No, Not Having a Child Will Not Prevent Eleventy Billion Tons of Carbon Emissions
The Internet has been abuzz with discussion of an article in The Guardian asserting that the best way by far to fight climate change is to not have children. While this is not the first time this topic has been debated (nor even the first time it has appeared in The Guardian), this latest iteration features some particularly egregiously bad math, giving the argument the thin veneer of undeniable truth.
The story’s (sub-)headline number originates from a 2009 paper that purported to calculate how much carbon emitted by a person’s descendants should be blamed on that person. Half of the emissions of your children are your fault, a quarter of the emissions of your grandchildren, and so on. A new paper took that number and annualized it by dividing by the average lifetime, and put it in context of other sources of carbon emissions. Notably, it flipped the script: the new study frames things in terms of how much carbon you can avoid emitting by not having children.
According to the new study, you can save 58.2 metric tons of CO2-equivalent emissions per year by having one fewer child. This compares to a paltry 2.4 metric tons that you’d save by getting rid of your car, and progressively tinier numbers for other actions. Seems pretty clear, right? Cars don’t matter, just don’t have kids and you can feel superior to anyone who does!
Sirens should be blaring in your head right now. After all, on average, an American is responsible for 16 metric tons of emissions per year. And on average, an American will have 1.87 children. So by having just 0.87 children, you can be responsible for a negative amount of carbon emissions!
Now obviously, this is not what is meant by the study. So what is? Well, let’s go back to how that original number is calculated. We’ll assume a constant fertility rate of 1.87 children per woman and a constant amount of carbon emissions per lifetime. (Already, this latter assumption is very problematic — surely we will continue developing technologies to reduce our dependence on fossil fuels!)
So let’s say you have a child. This child will emit 16 tons annually, but you’re only responsible for half because the other parent is responsible for the other half. So that’s 16 × 1/2 = 8 additional tons annually. But we’re not done — your child will have 1.87 children. So as one of four grandparents, you’re responsible for an additional 1.87 × 16 × 1/4 = 7.5 additional tons. For your 1.87 × 1.87 great grandchildren, you’re responsible for 1.87 × 1.87 × 16 × 1/8 = 7 additional tons. And so on. Some high school algebra should convince you that this implies that you are responsible for 8 / (1 – 1.87 / 2) = 123 additional metric tons of carbon emissions per year for each child you have.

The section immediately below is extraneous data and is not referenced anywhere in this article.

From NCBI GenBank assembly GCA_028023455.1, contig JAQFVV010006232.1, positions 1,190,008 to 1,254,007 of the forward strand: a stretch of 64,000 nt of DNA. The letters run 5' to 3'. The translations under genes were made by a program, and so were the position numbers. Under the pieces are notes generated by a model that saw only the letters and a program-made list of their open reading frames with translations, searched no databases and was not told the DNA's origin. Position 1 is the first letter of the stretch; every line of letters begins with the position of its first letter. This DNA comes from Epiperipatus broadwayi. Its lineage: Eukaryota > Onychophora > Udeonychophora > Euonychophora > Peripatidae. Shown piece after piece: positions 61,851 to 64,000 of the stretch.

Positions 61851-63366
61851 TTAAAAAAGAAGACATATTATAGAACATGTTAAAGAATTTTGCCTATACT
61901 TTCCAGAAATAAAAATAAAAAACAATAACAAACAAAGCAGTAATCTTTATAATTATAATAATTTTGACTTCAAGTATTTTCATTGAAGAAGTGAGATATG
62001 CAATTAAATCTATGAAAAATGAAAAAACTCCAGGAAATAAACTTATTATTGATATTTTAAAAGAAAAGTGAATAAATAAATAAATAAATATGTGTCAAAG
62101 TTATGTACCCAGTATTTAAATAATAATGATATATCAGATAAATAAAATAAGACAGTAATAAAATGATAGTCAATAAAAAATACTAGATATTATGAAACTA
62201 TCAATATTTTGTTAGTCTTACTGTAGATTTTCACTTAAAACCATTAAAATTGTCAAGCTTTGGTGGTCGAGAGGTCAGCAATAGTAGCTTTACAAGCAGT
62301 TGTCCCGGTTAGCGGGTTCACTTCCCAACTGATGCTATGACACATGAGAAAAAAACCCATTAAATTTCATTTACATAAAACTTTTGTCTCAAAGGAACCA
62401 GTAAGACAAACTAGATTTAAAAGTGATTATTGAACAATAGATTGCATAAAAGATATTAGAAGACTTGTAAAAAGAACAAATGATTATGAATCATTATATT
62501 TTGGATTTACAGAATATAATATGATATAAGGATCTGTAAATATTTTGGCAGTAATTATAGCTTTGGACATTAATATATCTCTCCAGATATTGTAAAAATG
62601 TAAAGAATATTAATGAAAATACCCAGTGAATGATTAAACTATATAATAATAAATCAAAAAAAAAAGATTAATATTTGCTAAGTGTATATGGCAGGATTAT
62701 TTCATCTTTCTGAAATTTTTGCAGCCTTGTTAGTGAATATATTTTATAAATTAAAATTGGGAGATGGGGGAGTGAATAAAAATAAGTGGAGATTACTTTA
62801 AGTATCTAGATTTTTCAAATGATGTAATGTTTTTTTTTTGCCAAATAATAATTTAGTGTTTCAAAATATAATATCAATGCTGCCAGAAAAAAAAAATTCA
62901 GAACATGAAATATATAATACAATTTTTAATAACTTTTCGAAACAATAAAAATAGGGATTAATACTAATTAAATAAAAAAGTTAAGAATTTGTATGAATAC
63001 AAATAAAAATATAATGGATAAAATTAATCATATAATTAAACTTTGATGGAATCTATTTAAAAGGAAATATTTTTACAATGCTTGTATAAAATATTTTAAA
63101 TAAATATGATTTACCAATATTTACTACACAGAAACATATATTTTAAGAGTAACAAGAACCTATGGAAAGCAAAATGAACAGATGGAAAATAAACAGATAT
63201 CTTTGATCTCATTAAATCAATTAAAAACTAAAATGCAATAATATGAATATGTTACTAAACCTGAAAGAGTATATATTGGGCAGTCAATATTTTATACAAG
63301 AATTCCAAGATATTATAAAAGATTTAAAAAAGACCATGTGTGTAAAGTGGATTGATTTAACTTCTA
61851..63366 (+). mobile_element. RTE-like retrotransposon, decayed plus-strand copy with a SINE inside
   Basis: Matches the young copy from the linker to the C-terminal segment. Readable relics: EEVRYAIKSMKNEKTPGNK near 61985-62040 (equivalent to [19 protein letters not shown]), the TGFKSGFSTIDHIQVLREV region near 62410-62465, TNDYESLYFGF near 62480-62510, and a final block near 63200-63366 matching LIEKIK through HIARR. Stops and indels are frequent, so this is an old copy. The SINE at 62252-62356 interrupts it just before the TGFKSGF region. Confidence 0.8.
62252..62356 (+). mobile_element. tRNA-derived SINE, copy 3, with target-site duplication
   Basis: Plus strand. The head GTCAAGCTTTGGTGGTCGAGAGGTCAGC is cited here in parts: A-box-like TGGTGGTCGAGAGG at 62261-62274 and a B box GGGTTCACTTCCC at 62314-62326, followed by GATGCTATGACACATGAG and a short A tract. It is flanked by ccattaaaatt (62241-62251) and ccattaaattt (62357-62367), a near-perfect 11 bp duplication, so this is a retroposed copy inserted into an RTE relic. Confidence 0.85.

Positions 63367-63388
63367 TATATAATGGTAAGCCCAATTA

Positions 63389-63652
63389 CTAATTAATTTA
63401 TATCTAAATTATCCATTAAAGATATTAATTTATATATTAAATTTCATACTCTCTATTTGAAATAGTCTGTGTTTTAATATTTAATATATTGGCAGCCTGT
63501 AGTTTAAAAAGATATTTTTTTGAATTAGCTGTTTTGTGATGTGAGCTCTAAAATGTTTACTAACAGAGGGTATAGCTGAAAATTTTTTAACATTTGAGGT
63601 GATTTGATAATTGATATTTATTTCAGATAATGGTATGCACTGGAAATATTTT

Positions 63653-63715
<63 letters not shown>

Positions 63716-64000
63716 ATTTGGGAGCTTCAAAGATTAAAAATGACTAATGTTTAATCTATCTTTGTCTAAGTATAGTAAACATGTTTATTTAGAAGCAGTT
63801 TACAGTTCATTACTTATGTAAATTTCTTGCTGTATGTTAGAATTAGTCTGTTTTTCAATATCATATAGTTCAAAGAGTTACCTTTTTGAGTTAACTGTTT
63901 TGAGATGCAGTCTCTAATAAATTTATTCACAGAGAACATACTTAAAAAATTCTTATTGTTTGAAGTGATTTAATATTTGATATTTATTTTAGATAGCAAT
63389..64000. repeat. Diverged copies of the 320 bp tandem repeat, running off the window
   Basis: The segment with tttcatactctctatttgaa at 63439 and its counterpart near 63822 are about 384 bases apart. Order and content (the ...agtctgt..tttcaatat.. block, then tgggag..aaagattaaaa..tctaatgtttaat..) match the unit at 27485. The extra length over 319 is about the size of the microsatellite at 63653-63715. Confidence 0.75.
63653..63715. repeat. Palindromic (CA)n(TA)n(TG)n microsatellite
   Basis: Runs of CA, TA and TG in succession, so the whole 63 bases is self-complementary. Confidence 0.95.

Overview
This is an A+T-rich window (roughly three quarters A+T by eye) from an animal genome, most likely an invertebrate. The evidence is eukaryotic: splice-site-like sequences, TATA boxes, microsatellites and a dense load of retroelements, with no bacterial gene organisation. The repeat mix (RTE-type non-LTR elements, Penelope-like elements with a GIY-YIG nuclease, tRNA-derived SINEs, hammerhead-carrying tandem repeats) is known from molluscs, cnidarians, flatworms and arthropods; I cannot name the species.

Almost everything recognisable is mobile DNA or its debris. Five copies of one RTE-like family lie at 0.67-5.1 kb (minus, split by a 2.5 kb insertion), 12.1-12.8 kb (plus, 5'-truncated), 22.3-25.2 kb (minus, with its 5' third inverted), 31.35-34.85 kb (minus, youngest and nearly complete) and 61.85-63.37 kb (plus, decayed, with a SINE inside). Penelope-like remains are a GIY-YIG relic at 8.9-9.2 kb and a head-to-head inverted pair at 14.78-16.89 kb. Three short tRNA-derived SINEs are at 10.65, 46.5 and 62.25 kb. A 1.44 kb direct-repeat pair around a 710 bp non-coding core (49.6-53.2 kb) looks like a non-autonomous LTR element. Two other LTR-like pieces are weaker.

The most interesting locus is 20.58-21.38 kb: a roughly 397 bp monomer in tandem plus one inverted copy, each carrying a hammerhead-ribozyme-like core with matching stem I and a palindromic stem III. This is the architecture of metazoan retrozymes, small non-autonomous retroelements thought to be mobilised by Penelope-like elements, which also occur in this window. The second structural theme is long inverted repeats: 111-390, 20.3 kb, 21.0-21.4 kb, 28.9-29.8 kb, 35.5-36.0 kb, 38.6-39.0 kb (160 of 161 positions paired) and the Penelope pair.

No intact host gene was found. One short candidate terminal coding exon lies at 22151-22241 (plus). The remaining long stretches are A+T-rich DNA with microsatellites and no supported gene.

Now this is actually quite a bit higher than the 58.2 metric tons figure from the study. The reason for this is that the study uses a slightly more sophisticated model incorporating the expectation that fertility rates will drop. But the big disparity in these numbers should already tell you that something is up — fertility remaining as it is now vs. declining slightly already changes their number by more than a factor of two!
In fact, let’s see what happens as we vary the fertility rate. The function s = 8 / (1 – f / 2) gives the purported annual carbon savings s of having one fewer child assuming a constant fertility rate f. Here’s a plot of this function:
So we see that this number, which the study authors very precisely specify to three decimal places, is extremely sensitive to changes in fertility rate. And indeed, if the fertility rate were at least 2 (as it was for the vast majority of human history), their reasoning would say that having one fewer child would reduce your carbon footprint by an infinite amount.
Now let’s step back here and notice a few things. If people are reproducing at below a replacement rate (that is, the magical 2 from above), then barring any miraculous advances in life-extension technology, there will be fewer people in the future, and carbon emissions will be lower even if per capita emissions remain the same. So how can it be that having one child instead of zero can increase your carbon footprint from 16 tons per year to 16 + 58.2 tons per year?
The fundamental flaw in the paper is that it matters when carbon emissions are happening. Yes, your descendants will emit a lot of carbon, and indeed, if the human race never dies out (and we never find a technological replacement for respiration), our progeny will necessarily emit an infinite amount of carbon. But what matters for climate change is the atmospheric concentration of carbon dioxide, and what affects that is the rate at which carbon is emitted net of carbon absorption. A billion tons of carbon emitted over a billion years does not have the same environmental impact as a billion tons of carbon emitted in one year. At a bare minimum, the emissions of our descendants in hundreds of years need to be discounted compared to the emissions of our cars today. Otherwise, you’re comparing apples to oranges.
Ultimately, I find it incredibly harmful to tell people who are concerned about climate change that the best thing they can do is to not have children. In fact, the best thing they can do is to have children and to inculcate them with a sense of responsibility for the environment. Bring them up to be minimalist, car-free vegetarians. Nurture their interest in science. Combating climate change requires smart, motivated young people to create new technologies and to normalize low-carbon living. There’s lots of evidence that your biological children will grow up to be a lot like you. If only people who don’t care about climate change have children — well, you do the math.